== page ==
Kate Middleton had a sweet reunion with a midwife who helped welcome Princess Charlotte into the world

By Erin Hill
February 27, 2018 10:37 AM

Kate Middleton had a sweet reunion with a midwife who helped welcome Princess Charlotte into the world.

Kate, who is currently in her third trimester, visited the Royal College of Obstetricians and Gynaecologists (RCOG) on Tuesday to learn more about the college’s global health programs aimed to reduce maternal and newborn mortality worldwide.

During the event, the royal mom shared an emotional embrace with Professor Dunkley-Bent, who assisted with the delivery of Princess Charlotte, who was born in May 2015 at St. Mary’s Hospital. And Dunkley-Bent couldn’t hide her excitement as the two greeted each other.

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Kate, who is expecting her third child in April, was also announced as the new patron of RCOG. Of Kate’s patronage, Professor Lesley Regan — the president of the RCOG — said in a statement that he was “absolutely thrilled.”

As she left, Kate thanked Regan and said, “It was so great to see Jacqui as well.”

Dunkley-Bent, Head of Maternity, Children & Young People at NHS England, said, “It was a surprise and an absolute pleasure to be reunited with Kate again today. Supporting families at the birth of their baby — including future kings and queens — is hugely rewarding and we’re very grateful to have the Duchess of Cambridge’s support for the nursing profession.”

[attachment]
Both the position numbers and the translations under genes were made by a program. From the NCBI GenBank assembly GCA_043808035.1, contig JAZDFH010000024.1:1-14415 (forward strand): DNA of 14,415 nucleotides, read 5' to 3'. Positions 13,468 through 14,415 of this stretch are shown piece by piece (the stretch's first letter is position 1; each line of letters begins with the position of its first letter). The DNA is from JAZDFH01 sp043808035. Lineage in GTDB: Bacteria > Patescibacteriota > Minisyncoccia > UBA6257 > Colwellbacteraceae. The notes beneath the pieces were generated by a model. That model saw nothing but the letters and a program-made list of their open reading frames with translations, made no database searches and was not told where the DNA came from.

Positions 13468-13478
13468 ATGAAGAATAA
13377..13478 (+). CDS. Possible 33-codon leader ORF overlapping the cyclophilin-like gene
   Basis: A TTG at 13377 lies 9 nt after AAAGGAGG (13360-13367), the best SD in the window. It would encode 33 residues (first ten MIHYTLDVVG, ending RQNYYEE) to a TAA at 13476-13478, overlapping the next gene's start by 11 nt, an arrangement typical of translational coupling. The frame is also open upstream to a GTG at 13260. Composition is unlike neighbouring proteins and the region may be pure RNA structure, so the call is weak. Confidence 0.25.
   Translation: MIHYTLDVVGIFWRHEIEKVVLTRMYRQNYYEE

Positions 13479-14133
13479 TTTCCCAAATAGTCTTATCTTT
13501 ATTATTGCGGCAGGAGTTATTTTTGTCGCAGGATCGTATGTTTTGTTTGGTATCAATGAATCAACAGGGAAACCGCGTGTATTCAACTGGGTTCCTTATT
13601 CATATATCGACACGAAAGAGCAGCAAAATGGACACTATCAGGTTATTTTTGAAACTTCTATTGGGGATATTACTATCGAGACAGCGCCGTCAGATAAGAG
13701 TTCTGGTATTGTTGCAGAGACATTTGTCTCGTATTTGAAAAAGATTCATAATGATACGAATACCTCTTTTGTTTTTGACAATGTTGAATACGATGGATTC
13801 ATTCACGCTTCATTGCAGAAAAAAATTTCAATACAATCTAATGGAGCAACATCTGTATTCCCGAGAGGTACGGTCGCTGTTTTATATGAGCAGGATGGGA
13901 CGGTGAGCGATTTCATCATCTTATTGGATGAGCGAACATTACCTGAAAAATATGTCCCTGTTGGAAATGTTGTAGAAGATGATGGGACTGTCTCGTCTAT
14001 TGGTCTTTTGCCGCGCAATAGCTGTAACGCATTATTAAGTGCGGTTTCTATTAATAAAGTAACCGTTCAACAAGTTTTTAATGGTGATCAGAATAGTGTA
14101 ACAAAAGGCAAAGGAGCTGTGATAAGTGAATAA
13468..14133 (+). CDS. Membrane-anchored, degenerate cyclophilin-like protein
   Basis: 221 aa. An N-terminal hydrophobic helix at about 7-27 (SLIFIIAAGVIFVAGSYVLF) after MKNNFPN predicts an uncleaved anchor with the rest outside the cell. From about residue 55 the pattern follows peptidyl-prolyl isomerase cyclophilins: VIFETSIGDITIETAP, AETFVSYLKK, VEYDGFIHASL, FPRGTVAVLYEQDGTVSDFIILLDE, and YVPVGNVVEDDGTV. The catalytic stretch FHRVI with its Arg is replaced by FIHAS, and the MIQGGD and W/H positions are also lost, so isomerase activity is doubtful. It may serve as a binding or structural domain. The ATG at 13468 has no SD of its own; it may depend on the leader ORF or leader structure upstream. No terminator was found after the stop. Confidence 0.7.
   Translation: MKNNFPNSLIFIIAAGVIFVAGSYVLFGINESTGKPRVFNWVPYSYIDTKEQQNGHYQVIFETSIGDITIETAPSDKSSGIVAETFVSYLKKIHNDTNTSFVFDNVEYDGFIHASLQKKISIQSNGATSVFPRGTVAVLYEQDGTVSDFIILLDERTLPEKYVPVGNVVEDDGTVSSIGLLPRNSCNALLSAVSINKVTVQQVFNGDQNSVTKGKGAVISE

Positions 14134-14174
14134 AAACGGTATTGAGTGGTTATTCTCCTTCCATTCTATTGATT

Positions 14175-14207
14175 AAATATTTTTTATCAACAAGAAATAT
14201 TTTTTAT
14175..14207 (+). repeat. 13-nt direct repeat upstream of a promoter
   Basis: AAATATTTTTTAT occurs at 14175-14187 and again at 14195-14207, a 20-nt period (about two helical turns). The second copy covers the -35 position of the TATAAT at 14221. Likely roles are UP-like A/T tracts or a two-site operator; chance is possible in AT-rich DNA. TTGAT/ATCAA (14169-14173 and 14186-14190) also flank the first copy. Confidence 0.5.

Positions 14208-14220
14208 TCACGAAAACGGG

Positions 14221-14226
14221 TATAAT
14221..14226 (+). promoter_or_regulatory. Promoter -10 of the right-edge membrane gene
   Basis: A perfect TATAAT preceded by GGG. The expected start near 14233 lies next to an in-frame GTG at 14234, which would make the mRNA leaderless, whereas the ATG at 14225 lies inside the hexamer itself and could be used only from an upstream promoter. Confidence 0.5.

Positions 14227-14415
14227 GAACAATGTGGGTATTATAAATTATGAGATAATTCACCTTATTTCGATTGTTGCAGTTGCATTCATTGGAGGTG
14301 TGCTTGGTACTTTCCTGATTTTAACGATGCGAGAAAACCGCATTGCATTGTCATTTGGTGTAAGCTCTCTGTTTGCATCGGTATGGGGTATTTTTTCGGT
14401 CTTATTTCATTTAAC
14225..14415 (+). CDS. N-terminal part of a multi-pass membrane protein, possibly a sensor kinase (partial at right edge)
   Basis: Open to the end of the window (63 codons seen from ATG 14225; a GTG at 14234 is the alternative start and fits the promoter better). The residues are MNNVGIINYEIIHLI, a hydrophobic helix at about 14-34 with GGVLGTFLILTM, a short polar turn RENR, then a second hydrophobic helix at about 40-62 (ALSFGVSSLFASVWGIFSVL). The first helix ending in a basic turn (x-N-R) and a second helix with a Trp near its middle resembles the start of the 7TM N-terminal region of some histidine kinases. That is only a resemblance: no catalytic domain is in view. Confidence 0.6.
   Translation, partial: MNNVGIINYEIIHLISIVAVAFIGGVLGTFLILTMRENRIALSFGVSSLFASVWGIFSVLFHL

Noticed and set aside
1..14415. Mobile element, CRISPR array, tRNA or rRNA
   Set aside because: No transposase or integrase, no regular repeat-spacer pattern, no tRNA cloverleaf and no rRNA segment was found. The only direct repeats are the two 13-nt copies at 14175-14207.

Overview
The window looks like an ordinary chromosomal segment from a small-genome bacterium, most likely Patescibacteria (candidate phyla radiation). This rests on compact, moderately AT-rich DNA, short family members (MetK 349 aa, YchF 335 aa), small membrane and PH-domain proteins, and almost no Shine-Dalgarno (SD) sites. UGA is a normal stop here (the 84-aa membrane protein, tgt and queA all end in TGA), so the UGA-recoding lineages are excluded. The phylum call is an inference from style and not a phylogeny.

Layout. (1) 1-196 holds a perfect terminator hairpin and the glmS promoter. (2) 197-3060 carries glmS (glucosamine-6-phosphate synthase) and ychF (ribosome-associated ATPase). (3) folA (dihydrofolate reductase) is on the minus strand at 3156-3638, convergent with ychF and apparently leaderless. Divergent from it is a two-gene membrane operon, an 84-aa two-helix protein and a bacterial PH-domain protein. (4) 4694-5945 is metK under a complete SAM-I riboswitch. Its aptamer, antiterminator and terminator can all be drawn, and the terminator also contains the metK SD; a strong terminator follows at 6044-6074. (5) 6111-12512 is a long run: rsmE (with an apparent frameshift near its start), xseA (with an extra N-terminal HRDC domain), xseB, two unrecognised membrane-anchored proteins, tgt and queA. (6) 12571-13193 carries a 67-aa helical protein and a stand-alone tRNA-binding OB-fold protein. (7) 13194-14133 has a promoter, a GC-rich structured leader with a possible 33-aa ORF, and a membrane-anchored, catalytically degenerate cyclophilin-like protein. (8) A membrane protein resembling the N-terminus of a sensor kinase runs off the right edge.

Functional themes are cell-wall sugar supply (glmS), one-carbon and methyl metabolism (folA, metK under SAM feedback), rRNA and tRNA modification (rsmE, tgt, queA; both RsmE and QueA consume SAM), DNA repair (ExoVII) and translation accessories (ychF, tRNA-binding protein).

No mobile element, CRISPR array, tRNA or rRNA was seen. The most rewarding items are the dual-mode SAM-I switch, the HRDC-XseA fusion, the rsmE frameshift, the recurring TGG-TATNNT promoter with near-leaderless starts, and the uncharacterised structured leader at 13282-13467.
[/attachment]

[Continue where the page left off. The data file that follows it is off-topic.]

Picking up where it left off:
Last year, Kate opened up about the realities of motherhood in a powerful speech. While Kate said being a parent is “rewarding and wonderful,” she also acknowledged that even she has difficult moments, despite the support she has with Prince George, 4, and Princess Charlotte, 2.

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“Nothing can really prepare you for you the sheer overwhelming experience of what it means to become a mother. It is full of complex emotions of joy, exhaustion, love, and worry, all mixed together,” she said. “Your fundamental identity changes overnight. You go from thinking of yourself as primarily an individual, to suddenly being a mother, first and foremost.”

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Kate said that those challenges have led her to feel, at times, a “lack of confidence” and “feelings of ignorance.” She then went on to discuss the importance of destigmatizing mental health, in particular, when it comes to new parents.

Later in the day, Kate launched the Nursing Now campaign, aimed at raising the profile and status of nursing worldwide, so that nurses can make an even greater contribution at the heart of efforts to tackle rising burdens of disease.

“This campaign means a lot to me personally. My great-grandmother and grandmother were both volunteer nurses,” she said in a speech. “They would have learned first-hand from working with the Voluntary Aid Detachment and the Red Cross about the care and compassion that sometimes only nurses can provide.”

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